Insights on the Neuromodulatory Propensity of Selaginella (Sanjeevani) and its Potential Pharmacological Applications

ISSN: 1996-3181 (Online)
ISSN: 1871-5273 (Print)

Volume 16, 10 Issues, 2017

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CNS & Neurological Disorders - Drug Targets

Formerly: Current Drug Targets - CNS & Neurological Disorders

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Stephen D. Skaper
Department of Pharmaceutical and Pharmacological Sciences
University of Padova

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Insights on the Neuromodulatory Propensity of Selaginella (Sanjeevani) and its Potential Pharmacological Applications

CNS & Neurological Disorders - Drug Targets, 13(1): 82-95.

Author(s): Girish Chandran and Muralidhara.

Affiliation: Department of Biochemistry and Nutrition, CSIR-CFTRI, Mysore - 570020, India.


Exploiting the potential of natural compounds to attenuate endogenous redox status to achieve neuroprotection is a novel concept in human disease therapy. This has necessitated a need to identify newer efficient phytochemicals possessing propensity to act on various biochemical therapeutic targets with low or no toxicity. Selaginella is a lithophytic pteridophyte which grows on constantly irrigated rocks in high altitude zones in different parts of the world. It is appraised to be “Sanjeevani” (the resurrection herb) based on its mythological reference in the Indian epic “Ramayana”. Due to the presence of a unique disaccharide, trehalose, most species of Selaginella can survive severe drought conditions, maintaining the plant’s structural stability and resurrect during rains. Several species of the genus are used in ethnic medicine for the therapy of jaundice, chronic trachitis, lung cancer, labor pain and wound healing. The major natural compounds in the genus Selaginella are characteristic flavonoid-dimers, called ‘biflavonoids’. Although various biological effects of Selaginella have been documented in vitro, studies on its neuromodulatory properties are nonexisting despite the presence of potentially therapeutic biflavonoids. We have reviewed the existing literature on the possible pharmacological properties of Selaginella. Further, recent evidence gathered from our laboratory on the neuromodulatory propensity of S. delicatula employing in vivo models of chemically induced neurodegenerative diseases in rodents and Drosophila are discussed. Our findings point to a mechanism which modulates redox status and mitochondrial dysfunction suggesting their possible therapeutic use in oxidative stress-mediated neurodegenerative diseases including Parkinson's disease.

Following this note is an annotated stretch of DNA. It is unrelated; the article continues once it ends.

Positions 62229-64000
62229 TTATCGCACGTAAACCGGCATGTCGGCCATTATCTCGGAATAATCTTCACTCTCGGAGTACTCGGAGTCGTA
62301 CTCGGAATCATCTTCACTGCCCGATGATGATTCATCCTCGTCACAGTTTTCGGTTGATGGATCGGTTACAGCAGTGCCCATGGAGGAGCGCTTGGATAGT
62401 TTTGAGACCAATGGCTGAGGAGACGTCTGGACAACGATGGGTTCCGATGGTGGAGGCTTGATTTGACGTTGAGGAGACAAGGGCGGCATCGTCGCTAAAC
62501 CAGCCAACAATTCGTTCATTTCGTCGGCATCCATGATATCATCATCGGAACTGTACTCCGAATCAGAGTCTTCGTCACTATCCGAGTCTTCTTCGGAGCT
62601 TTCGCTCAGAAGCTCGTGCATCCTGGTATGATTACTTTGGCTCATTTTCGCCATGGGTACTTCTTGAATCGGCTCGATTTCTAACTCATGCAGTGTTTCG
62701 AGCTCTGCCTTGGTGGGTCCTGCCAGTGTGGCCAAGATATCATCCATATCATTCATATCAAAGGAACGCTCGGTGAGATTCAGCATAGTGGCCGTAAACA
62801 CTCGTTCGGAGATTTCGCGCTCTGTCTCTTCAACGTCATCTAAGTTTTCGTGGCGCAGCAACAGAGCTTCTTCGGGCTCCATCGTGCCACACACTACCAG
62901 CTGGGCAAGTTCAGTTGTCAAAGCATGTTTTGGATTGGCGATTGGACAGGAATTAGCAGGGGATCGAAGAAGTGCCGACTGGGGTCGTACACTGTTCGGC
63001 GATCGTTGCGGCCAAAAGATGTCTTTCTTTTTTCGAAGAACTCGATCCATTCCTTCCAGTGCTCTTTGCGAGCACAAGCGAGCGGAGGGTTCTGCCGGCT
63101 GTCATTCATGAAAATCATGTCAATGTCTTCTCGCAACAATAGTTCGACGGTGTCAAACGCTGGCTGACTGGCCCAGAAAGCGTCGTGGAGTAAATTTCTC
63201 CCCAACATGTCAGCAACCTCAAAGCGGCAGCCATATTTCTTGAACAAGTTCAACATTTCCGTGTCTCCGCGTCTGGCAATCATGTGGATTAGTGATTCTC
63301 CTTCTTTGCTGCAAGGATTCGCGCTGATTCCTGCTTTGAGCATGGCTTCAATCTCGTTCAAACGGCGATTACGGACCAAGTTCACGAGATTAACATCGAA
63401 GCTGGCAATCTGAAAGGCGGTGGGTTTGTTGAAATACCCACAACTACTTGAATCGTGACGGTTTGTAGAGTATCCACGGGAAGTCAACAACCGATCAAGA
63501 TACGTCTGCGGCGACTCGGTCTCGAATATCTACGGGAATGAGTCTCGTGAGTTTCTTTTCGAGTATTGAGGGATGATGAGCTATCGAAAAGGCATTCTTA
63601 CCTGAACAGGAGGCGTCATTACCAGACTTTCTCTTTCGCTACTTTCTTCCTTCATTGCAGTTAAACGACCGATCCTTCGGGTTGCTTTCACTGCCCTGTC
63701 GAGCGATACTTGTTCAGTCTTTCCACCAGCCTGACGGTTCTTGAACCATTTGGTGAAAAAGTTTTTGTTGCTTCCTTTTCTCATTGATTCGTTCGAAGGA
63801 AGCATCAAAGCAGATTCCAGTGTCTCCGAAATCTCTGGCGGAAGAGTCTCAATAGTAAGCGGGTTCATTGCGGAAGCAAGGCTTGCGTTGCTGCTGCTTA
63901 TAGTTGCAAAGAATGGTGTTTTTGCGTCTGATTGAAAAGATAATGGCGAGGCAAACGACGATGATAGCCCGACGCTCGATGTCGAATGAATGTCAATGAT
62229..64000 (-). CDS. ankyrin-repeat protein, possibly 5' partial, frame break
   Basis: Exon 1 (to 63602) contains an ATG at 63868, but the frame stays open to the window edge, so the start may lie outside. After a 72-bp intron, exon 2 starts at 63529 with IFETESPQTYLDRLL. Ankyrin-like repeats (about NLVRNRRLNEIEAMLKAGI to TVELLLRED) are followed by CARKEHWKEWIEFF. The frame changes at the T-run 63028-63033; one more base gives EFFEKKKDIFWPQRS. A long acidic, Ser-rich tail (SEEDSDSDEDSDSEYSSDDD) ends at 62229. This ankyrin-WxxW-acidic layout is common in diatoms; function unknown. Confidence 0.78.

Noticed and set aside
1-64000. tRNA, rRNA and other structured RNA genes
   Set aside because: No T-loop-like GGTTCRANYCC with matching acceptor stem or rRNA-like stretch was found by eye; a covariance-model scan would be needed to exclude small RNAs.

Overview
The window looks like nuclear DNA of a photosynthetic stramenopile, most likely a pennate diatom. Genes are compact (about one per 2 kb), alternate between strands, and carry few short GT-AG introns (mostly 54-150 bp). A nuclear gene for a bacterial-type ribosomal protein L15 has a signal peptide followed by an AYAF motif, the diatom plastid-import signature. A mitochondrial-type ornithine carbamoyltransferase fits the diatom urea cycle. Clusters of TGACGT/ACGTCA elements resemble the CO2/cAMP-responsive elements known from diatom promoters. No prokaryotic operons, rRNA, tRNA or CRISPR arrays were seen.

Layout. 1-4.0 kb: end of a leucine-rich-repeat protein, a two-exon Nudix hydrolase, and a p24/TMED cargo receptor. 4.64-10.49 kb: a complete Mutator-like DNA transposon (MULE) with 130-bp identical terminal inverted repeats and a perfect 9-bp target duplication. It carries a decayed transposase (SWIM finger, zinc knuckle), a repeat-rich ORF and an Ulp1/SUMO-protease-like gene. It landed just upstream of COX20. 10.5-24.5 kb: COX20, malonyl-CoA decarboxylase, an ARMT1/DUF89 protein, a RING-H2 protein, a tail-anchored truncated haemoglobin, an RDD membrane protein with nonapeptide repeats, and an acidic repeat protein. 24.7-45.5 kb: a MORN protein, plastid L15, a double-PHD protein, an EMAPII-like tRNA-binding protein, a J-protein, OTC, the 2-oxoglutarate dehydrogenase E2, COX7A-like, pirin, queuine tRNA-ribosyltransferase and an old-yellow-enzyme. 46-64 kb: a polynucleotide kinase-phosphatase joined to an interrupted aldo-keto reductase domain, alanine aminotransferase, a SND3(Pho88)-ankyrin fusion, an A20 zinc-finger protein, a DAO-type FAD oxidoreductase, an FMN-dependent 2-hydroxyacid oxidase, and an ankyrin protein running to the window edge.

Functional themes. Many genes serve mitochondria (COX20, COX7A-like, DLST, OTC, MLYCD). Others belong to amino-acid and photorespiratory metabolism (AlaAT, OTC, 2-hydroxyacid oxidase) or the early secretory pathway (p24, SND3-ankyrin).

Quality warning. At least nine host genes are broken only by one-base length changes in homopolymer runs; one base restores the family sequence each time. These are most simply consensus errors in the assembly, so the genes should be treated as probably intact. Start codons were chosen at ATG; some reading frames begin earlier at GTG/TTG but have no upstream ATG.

Biflavonoids, Neuroprotection, Pteridophyte, Sanjeevani, Selaginella, S delicatula.

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Article Details

Volume: 13
Issue Number: 1
First Page: 82
Last Page: 95
Page Count: 14
DOI: 10.2174/18715273113126660188

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